After a human uprising was brutally put down by the Elders—a primitive and lethal form of the Others—the few cities left under human control are far-flung. And the people within them now know to fear the no-man’s-land beyond their borders—and the darkness…
As some communities struggle to rebuild, Lakeside Courtyard has emerged relatively unscathed, though Simon Wolfgard, its wolf shifter leader, and blood prophet Meg Corbyn must work with the human pack to maintain the fragile peace. But all their efforts are threatened when Lieutenant Montgomery’s shady brother arrives, looking for a free ride and easy pickings.
With the humans on guard against one of their own, tensions rise, drawing the attention of the Elders, who are curious about the effect such an insignificant predator can have on a pack. But Meg knows the dangers, for she has seen in the cards how it will all end—with her standing beside a grave.
This series started out as one of my favourites, but Etched in Bone was a let down for me. My first complaint is similar to that of many other reviewers who read this book – this final installment feels more like a long, drawn out epilogue, where the plot really had nothing much to do with the arc of books 1-4. There was very little action, and it felt more like a character study of sorts. In short, it felt disconnected from the rest of the series, seeing as the great defeat, as it was, occurred in book 4.
I could, however, have put up with that – since I really do enjoy the characters and this particular urban fantasy world – if it wasn’t for the whole ‘traditional gender roles’ thing. I mentioned it in my review for book 4, when it finally came to my attention, but it was really prominent, front and centre in book 5, and grated on my nerves no end.
Of course, it’s the author’s book and she can do what she damn well pleases. But when you are creating an amazing urban fantasy world, where you don’t have to conform to the conventions of our current society…and you bring in the same old tired gender dynamics? Quite frankly, that’ s just bad craft.
Of the ‘powerful’ characters, we have an entire cast of men, and only two women – Nyx and Tess. (On my review of the previous book, a Goodreads commenter tried to refute my issue with the lack of representation of strong women by pointing out these two – congratulations for pointing out the exceptions THAT PROVE THE RULE?!)
And of course, ‘strong’ doesn’t necessarily mean physically strong. Plenty of the human women display qualities of mental strength, for instance. But when they are all cardboard cutouts of the other, in need of protection, squeaky and shrieky and constantly chattering, with one lone soul going against the grain…well, I’m less than impressed. I did think I was reading too much into it, but the author makes it explicit in this book that her world conforms to the ‘women’s work and men’s work’ paradigm. And there’s really no reason for this? When you’re in a world with beings who could crush you with a breath of air, and we’re still saying women should do the cooking?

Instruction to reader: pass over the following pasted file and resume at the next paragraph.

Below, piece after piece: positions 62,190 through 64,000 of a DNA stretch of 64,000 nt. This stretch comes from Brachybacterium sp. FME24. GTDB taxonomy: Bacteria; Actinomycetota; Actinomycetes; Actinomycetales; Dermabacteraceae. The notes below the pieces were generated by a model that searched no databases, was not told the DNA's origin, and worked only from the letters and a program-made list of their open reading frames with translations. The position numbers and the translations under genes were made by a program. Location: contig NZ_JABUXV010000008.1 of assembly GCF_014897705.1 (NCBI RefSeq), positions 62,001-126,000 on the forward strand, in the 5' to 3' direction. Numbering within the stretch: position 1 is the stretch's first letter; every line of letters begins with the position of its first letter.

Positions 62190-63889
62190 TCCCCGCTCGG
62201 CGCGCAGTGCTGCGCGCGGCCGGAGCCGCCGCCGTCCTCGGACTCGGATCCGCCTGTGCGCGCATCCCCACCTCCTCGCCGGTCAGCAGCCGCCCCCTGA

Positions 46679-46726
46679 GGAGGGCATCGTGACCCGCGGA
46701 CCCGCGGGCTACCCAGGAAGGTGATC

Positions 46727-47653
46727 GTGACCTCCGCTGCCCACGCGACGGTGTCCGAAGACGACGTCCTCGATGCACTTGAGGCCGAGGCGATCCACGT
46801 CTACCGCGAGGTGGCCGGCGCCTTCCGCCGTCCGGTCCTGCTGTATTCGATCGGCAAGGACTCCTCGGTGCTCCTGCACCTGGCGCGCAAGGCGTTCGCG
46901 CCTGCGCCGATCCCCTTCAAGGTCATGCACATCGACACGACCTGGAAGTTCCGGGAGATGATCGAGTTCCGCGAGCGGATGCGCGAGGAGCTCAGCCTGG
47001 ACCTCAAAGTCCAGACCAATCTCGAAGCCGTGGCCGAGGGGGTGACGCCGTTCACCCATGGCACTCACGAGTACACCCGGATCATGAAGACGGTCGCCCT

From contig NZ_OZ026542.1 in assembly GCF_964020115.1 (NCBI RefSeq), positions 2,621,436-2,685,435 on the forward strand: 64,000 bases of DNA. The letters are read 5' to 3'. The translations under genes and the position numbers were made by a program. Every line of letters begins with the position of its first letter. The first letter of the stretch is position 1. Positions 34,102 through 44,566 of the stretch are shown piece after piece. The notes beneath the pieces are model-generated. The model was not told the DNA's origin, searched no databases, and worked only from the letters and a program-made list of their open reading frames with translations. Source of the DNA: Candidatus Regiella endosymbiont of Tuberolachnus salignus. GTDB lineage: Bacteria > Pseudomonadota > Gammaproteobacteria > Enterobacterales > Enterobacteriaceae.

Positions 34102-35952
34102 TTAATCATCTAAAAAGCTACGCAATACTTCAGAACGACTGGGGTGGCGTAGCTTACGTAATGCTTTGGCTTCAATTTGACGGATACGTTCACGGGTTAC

It may have been cute and funny in the beginning to have Meg’s crew of female companions described as ‘exploding fluffballs’ or whatever, but 5 books in and it’s a tad insulting. There are just so many examples here:
- When Officer Debany finds out his sister may be living with a guy, and he freaks out, asking Simon and co to investigate
- The men being the only ones who are capable of offering protection
- “Twenty-four men to work on the ranges and deal with the horses and cattle, and five women who will tent the ranch houses and cook”;
- “Simon breathed in her scent and thought she might be in season. That would explain the snappishness.” Because haha, women are cranky on their periods, get it? We can’t have any rational reason for our bad moods.
Also, “This could be nothing more than a somewhat introverted child wanting to feel settled. Or she could be in real danger of being pimped by her own brother.” But yes, we’re totally going to wait for a child to be sexually assaulted before we intervene because the higher powers want to observe dodgy human behavior. I can’t even.
So yes. My issues with this book detracted from my enjoyment. I thought this series had so much potential, and I was really invested in the supporting characters, the fantasy elements and the relationship between Meg and Simon, but we got very little of any of those.